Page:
This country’s so-called health care safety net for the uninsured and underinsured has been characterized as “a patchwork of providers, funding, and programs tenuously held together by the power of demonstrated need, community support, and political acumen” (IOM, 2000a, p.17).22 In addition to direct Medicaid and Medicare payments for patient services, the resources for safety-net providers are a variable and often unreliable mixture that includes other local and state government support, patient payments, philanthropy, volunteer services, and federal payments for hospitals caring for a “disproportionate” share of low-income patients.
As defined in a recent Institute of Medicine (IOM) report, the health care safety net consists of “those providers that organize and deliver a significant level of health care and other related services to uninsured, Medicaid, and other vulnerable patients” (IOM, 2000a, p. 3). Core safety-net providers are those that “either by legal mandate or explicitly adopted mission . . . maintain an ‘open door,’ offering access to services for patients regardless of their ability to pay” (p. 3–4).
For many seriously ill children, children’s hospitals, academic medical centers, community hospital emergency departments, and other providers act as an important but precarious safety net. Nonetheless, given its un-
stable financial base, this system cannot promise reliable, continuing, coordinated care to uninsured and underinsured children with life-threatening conditions.
Philanthropy and Volunteer Funding and Services
Philanthropy clearly plays a role in funding some palliative and end-of-life services for children and their families, but no data on the level or trends in such funding are available. Examples of philanthropic support for pediatric palliative care include
targeted community events to raise funds for palliative and hospice services for children and families,
inclusion of pediatric hospices in United Way campaigns,
foundation grants to support pediatric palliative care programs in children’s hospitals,
sponsorship of “make-a-wish” and similar programs,
grants and fundraising for camp programs that serve sick children or siblings, and
organization of community-based and on-line support groups.
Faith communities also support grieving families spiritually and emotionally. In addition, many enlist clergy and volunteers to provide counseling, visiting, transportation, meal delivery, and other services to families with sick children. Some also fund parish nurse and other programs that provide health and supportive services.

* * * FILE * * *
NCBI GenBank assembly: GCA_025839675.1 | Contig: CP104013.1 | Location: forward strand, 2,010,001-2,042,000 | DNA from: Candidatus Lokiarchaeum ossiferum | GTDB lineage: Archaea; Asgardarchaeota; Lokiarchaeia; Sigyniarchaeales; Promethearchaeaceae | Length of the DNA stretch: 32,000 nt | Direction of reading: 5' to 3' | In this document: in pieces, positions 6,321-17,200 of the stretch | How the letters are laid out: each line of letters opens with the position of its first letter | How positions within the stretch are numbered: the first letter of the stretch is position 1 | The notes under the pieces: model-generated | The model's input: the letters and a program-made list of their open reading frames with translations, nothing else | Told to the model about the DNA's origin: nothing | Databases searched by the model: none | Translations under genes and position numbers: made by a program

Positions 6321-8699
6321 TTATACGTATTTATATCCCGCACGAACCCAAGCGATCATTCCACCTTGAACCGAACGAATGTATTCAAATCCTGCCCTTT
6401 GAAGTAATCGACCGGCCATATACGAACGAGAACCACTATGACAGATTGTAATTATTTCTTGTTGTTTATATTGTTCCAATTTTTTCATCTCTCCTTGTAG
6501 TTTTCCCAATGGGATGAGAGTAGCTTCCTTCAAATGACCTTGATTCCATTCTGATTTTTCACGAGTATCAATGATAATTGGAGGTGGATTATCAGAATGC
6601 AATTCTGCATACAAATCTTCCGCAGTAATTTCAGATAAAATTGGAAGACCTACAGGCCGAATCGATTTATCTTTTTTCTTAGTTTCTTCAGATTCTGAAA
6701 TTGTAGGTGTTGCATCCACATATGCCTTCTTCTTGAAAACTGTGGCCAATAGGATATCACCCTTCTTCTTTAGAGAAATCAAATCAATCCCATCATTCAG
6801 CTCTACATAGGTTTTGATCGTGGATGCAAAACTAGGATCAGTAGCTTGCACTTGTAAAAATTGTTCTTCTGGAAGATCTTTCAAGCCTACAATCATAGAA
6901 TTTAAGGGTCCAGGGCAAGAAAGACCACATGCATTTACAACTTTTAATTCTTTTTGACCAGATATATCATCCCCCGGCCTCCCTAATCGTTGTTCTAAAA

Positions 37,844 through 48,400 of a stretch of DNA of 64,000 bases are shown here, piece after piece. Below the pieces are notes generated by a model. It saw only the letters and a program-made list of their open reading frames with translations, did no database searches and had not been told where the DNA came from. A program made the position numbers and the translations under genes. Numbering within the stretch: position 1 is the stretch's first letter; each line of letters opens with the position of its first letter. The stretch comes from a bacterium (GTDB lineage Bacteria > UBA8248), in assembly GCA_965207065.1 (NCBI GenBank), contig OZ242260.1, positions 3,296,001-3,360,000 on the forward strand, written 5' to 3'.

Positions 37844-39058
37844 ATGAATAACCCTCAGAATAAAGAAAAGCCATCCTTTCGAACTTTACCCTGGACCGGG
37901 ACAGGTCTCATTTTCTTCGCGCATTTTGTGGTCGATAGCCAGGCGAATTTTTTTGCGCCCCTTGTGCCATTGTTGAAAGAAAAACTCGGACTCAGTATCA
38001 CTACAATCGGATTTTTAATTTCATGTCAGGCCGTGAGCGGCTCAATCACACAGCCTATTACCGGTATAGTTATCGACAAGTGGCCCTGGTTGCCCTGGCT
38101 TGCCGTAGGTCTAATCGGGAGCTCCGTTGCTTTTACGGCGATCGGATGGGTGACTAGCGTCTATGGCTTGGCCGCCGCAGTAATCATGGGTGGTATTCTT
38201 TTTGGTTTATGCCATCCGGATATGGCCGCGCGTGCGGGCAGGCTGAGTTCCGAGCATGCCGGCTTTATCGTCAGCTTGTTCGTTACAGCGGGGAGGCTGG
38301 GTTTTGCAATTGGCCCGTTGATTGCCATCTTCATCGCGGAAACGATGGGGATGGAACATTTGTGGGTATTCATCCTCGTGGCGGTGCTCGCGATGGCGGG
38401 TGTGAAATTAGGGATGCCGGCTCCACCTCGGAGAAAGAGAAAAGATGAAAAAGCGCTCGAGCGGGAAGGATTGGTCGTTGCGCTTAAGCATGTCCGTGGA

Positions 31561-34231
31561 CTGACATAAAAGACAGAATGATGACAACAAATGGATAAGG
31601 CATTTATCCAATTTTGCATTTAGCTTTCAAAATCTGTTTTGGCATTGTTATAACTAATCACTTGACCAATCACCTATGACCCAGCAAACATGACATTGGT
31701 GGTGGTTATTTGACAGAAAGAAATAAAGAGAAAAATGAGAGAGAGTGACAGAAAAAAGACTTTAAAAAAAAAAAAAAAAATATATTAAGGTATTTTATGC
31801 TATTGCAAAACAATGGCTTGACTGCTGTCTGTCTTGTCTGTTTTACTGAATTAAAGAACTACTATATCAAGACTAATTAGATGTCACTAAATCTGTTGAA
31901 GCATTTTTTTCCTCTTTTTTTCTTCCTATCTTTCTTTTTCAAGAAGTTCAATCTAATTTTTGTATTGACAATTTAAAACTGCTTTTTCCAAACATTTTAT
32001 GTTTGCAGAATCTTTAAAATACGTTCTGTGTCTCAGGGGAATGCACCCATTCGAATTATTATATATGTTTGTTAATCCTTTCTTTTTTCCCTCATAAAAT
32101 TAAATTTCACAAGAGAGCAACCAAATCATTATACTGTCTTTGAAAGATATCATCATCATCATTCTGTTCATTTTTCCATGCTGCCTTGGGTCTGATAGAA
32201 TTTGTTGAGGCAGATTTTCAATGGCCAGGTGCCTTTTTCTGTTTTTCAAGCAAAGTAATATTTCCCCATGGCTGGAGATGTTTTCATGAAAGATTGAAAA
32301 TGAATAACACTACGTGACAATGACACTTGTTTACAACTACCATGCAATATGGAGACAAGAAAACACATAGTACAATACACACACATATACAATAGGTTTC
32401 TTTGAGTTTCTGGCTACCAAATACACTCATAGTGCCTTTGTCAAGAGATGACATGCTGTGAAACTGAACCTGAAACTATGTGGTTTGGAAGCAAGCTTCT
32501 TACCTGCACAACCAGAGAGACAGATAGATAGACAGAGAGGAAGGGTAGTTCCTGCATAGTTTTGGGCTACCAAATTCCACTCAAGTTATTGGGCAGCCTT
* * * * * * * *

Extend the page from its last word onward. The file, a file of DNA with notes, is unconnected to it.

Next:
Some philanthropic contributions support direct services for individuals. Other funds go to projects intended to improve the quality of such services, for example, through the assessment of community needs or the development of tools for assessing symptoms and the adequacy of symptom management.
Even in countries in which most health services are financed publicly, hospices may out of choice or necessity rely substantially on private philanthropic contributions and volunteer services. For example, in England, most children’s hospice programs were established outside the structure of the National Health Service, although they may receive government payments as well as philanthropic grants and volunteer services.
Most clinical trials are designed to test therapies that researchers hope will prevent, cure, or slow the progression of disease or save injured persons from death or disability. Some trials are intended to test therapies that will
prevent or relieve pain, nausea, and other symptoms that arise from illnesses and injuries or their treatment. Trials may involve problems that are not life threatening, but many enroll patients with very serious conditions. Thus, although usually not intentionally, some end-of-life care is financed by research grants and other funds for clinical trials.
Insurance payments for those participating in clinical trials have long been controversial. Some private insurers have agreed to pay for certain trials or for routine care associated with trials, although many today and in the past have undoubtedly paid for such care without knowing it (IOM, 2000d; NCI, 2001b).23 In June of 2000, the President directed that Medicare explicitly authorize payment for routine patient care costs and costs to treat complications associated with participation in clinical trials.24 A recent study found that nearly 90 percent of Blue Cross Blue Shield plans already pay for routine care in clinical trials, and some encourage the creation of clinical trials to test certain therapies (IOM, 2000d). Coverage of investigational drugs is permitted by a few Medicaid plans, but the committee found no comprehensive information on such policies.